How to Deep Clean Carpet and Upholstery the Right Way




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Deep Clean

Deep cleaning your carpet and upholstery is a wise move. It helps keep your home clean, lengthens the life of your furniture and carpets, and prevents illnesses. Knowing how to deep clean carpet and upholstery the right way can avoid problems and help you get the job done right the first time.

Why Should You Deep Clean Your Carpet and Upholstery?

Carpet Cleaning

More often than not, it’s less expensive to regularly deep clean your carpet and upholstery, especially when compared to the cost of purchasing new carpet. When it comes to stains, germs, and allergens, a deep clean is usually the cost-effective way to go.

Most people search for deep cleaning solutions and ask about how to deep clean carpet and upholstery the right way after they have an existing problem caused by a spill. Pet, wine, and coffee stains are the most common culprits, but any substance can create a problem, even if you remove the stain on the surface.

Aside from getting rid of those visible, unsightly stains, there’s also the matter of what’s living in your carpets and on your upholstered furniture. Mold, dust mites, and bacteria inhabit your carpet, even if you and all your guests regularly remove their shoes.

All of these creepy crawlies are alive: and they can make you and your family sick. Mold is shown to cause and worsen autoimmune conditions. Salmonella is another culprit, which can result in inconvenient short-term illnesses (diarrhea and vomiting) as well as long-term complications, especially for kids and the elderly.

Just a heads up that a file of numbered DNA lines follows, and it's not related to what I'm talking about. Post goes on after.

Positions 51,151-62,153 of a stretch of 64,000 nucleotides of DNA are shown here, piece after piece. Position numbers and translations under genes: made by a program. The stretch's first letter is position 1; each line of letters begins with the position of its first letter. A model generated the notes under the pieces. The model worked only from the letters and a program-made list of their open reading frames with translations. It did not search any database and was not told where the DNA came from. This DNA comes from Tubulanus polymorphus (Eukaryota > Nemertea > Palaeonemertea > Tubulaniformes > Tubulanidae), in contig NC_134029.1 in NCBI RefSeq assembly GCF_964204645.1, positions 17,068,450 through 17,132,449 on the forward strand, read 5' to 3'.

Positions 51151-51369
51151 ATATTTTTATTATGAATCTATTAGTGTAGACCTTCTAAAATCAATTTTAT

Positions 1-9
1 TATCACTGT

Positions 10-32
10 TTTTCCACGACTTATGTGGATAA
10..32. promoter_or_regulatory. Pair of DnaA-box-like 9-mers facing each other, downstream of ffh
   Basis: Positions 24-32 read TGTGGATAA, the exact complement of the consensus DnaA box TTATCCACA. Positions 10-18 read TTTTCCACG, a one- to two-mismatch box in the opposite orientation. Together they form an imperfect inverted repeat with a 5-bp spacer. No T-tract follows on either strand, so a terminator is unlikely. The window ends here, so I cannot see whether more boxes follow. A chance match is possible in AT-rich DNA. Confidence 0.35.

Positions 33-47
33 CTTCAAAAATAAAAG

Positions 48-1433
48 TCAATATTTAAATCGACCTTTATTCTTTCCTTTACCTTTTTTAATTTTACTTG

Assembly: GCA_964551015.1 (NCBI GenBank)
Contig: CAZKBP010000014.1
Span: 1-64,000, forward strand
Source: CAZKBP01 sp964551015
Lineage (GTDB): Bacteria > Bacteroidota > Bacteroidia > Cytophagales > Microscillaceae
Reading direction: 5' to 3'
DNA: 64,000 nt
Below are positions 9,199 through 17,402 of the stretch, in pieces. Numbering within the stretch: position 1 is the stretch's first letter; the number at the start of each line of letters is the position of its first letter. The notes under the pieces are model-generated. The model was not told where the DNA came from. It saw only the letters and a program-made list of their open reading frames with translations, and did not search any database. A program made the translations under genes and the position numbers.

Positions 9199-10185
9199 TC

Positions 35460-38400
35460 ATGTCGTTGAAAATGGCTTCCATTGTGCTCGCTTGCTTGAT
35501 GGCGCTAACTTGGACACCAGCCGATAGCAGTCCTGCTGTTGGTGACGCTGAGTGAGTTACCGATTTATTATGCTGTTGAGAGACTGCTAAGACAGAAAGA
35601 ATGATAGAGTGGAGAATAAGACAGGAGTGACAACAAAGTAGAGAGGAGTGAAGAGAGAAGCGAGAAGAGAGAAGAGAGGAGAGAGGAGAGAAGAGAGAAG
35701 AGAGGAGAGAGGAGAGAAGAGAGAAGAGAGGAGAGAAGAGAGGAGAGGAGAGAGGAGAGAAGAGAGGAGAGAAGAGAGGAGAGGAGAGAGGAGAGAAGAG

How Often Should You Deep Clean Your Upholstery and Carpets?

Deep Clean Your Carpet and Upholstery

It varies depending upon your needs. If you have COPD, asthma, allergies, or autoimmune conditions, you’re likely to be more sensitive to unwanted materials on your carpets and furniture. If you have pets, kids, or many individuals in your business or home, you’ll need a more frequent clean just because there’s going to be more wear and tear.

For most structures, we recommend deep cleaning annually or twice per year. A good way to remember it: schedule your deep clean after an annual landmark, such as a birthday, anniversary, or holiday. If you do big holiday parties, a post-holiday deep clean makes a lot of sense because the spill, germ, and grime levels will be high, especially during flu season.

Highly trafficked offices require closer attention, as more people occupy the space. A clean environment can result in fewer employee illnesses and absences and can keep employee morale high. After all, everyone enjoys a clean workspace—and your customers will appreciate it, too.

How to Deep Clean a Carpet and How to Deep Clean a Couch

Deep Clean a Couch

Before you begin, make sure you pick up any objects in the way. This includes moving furniture around as you go—you’ll want to make sure you cover the entire carpet because germs and other creepy crawlies can live anywhere. Take care moving furniture—especially those heavy office desks. You may benefit from using furniture sliders or aluminum foil under furniture feet.